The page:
The Boeing E-3 Sentry, commonly known as AWACS, is an American airborne early warning and control (AEW&C) aircraft developed by Boeing as the prime contractor. Derived from the Boeing 707, it provides all-weather surveillance, command, control, and communications, and is used by the United States Air Force, NATO, Royal Air Force, French Air Force, and Royal Saudi Air Force. The E-3 is distinguished by the distinctive rotating radar dome above the fuselage. Production ended in 1992 after 68 aircraft had been built. In the mid-1960s, the US Air Force (USAF) was seeking an aircraft to replace its piston-engined Lockheed EC-121 Warning Star, which had been in service for over a decade. After issuing preliminary development contracts to three companies, the USAF picked Boeing to construct two airframes to test Westinghouse Electric and Hughes's competing radars. Both radars used pulse-Doppler technology, with Westinghouse's design emerging as the contract winner. Testing on the first production E-3 began in October 1975. The first USAF E-3 was delivered in March 1977, and during the next seven years, a total of 34 aircraft were manufactured. NATO, as a single identity, also had 18 aircraft manufactured, basing them in Germany. The E-3 was also sold to the United Kingdom (seven) and France (four) and Saudi Arabia (five, plus eight E-3-derived tanker aircraft). In 1991, when the last aircraft had been delivered, E-3s participated in Operation Desert Storm, playing a crucial role of directing coalition aircraft against the enemy. Throughout the aircraft's service life, numerous upgrades were performed to enhance its capabilities. In 1996, Westinghouse Electric's Defense & Electronic Systems division, was acquired by Northrop Corporation before its being renamed Northrop Grumman Electronic Systems, which currently supports the E-3's radar.
The Royal Air Force (RAF) is the United Kingdom's aerial warfare force. Formed towards the end of the First World War on 1 April 1918, it is the oldest independent air force in the world. Following victory over the Central Powers in 1918 the RAF emerged as, at the time, the largest air force in the world. Since its formation, the RAF has taken a significant role in British military history. In particular, it played a large part in the Second World War where it fought its most famous campaign, the Battle of Britain. The RAF's mission is to support the objectives of the British Ministry of Defence (MoD), which are to "provide the capabilities needed: to ensure the security and defence of the United Kingdom and overseas territories, including against terrorism; to support the Government’s foreign policy objectives particularly in promoting international peace and security". The RAF describe its mission statement as ".. [to provide] An agile, adaptable and capable Air Force that, person for person, is second to none, and that makes a decisive air power contribution in support of the UK Defence Mission". The mission statement is supported by the RAF's definition of air power, which guides its strategy. Air power is defined as "the ability to project power from the air and space to influence the behaviour of people or the course of events". Today the Royal Air Force maintains an operational fleet of various types of aircraft,described by the RAF as being "leading-edge" in terms of technology. This largely consists of fixed-wing aircraft, including: fighter and strike aircraft, airborne early warning and control aircraft, ISTAR and SIGINT aircraft, aerial refueling aircraft and strategic and tactical transport aircraft. The majority of the RAF's rotary-wing aircraft form part of the tri-service Joint Helicopter Command in support of ground forces. Most of the RAF's aircraft and personnel are based in the UK, with many others serving on operations (principally over Iraq and Syria) or at long-established overseas bases (Ascension Island, Cyprus, Gibraltar, and the Falkland Islands). Although the RAF is the principal British air power arm, the Royal Navy's Fleet Air Arm and the British Army's Army Air Corps also deliver air power which is integrated into the maritime, littoral and land environments.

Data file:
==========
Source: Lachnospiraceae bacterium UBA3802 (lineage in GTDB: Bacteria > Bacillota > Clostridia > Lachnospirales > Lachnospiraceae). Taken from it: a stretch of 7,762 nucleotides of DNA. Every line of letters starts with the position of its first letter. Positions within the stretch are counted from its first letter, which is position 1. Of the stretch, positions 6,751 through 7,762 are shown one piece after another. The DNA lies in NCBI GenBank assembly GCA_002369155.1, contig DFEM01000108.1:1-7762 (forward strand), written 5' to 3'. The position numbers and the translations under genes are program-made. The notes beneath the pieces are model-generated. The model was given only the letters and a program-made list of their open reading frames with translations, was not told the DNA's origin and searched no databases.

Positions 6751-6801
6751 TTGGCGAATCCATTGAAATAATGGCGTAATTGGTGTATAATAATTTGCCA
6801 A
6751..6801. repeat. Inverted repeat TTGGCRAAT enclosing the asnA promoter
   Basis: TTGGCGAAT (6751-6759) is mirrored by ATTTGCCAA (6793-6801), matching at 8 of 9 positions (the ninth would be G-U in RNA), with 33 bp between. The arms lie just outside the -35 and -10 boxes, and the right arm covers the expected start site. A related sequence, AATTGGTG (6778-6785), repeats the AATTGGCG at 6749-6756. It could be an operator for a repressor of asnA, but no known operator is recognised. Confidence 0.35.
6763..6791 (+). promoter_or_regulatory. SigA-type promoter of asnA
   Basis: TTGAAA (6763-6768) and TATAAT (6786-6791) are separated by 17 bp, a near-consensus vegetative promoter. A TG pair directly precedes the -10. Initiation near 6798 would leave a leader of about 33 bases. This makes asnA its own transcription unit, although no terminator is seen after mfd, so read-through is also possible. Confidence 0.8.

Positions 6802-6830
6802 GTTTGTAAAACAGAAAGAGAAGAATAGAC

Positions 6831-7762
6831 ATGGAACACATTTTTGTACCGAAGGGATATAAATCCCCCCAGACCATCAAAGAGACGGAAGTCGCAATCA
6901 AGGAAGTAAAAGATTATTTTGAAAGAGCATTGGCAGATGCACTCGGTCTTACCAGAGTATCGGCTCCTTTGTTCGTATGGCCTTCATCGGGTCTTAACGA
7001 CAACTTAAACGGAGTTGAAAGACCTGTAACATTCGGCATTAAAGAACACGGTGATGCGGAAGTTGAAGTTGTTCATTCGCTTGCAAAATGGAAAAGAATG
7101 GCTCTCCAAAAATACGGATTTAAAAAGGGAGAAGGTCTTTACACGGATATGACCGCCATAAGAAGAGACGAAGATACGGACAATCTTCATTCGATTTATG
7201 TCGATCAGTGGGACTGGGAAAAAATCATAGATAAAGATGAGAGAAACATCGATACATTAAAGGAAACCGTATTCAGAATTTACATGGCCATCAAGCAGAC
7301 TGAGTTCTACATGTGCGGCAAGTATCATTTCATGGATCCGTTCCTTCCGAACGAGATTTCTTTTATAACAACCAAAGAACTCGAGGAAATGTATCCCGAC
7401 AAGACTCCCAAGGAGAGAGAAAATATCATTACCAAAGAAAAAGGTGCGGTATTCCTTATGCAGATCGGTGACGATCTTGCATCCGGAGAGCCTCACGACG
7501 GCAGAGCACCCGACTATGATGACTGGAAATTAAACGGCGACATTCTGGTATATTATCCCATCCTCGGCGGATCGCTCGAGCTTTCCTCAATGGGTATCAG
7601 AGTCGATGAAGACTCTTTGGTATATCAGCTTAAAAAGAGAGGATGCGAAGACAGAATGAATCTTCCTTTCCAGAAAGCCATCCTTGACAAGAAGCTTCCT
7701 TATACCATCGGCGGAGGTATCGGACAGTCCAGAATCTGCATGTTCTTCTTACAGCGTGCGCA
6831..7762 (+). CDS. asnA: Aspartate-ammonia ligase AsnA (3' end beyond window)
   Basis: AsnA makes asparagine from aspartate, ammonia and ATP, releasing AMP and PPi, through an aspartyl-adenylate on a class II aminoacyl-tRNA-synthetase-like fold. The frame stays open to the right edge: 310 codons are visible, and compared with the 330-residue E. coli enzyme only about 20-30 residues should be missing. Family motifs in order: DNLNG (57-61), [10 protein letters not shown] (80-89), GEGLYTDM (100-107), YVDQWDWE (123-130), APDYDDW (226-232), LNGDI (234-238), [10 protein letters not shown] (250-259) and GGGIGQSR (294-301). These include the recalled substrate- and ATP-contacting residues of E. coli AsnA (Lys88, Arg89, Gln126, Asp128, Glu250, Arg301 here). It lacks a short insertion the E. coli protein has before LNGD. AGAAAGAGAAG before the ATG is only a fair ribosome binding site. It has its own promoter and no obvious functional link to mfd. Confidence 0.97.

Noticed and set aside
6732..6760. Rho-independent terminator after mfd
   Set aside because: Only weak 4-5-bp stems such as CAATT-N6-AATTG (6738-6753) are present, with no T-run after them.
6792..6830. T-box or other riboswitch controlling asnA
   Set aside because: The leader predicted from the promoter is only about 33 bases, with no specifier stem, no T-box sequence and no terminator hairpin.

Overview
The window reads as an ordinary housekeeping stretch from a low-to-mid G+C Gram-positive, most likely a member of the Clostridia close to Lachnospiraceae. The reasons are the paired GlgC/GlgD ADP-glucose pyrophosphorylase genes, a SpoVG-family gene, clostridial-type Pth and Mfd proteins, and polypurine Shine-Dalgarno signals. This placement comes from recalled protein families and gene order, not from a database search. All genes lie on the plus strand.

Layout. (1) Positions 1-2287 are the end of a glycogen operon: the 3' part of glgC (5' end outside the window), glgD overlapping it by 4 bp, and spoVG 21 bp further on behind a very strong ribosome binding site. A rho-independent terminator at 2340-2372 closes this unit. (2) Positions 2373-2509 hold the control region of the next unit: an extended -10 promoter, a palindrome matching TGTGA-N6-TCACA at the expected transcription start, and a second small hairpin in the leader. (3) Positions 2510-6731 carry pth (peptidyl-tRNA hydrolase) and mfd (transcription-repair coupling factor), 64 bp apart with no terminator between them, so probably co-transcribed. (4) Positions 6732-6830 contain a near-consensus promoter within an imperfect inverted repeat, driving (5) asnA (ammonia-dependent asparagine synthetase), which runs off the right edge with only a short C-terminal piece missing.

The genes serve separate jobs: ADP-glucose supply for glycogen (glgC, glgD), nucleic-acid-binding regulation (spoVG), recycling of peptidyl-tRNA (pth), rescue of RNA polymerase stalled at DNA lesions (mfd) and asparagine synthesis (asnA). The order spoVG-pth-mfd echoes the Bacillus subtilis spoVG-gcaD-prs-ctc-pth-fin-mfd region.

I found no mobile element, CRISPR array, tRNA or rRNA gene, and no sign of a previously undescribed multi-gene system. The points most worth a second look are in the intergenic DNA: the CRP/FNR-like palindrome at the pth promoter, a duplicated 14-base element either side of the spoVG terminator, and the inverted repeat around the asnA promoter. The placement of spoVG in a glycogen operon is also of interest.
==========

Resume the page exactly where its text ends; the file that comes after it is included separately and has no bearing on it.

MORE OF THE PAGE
|Landing gear||Oui fixe / Yes fixed|
|Stand||Oui / Yes|
|Width / Wingspan||21.64|
|Category||Aviation militaire moderne (>1945)|
|Airline / Operator||RAF (Royal Air Force)|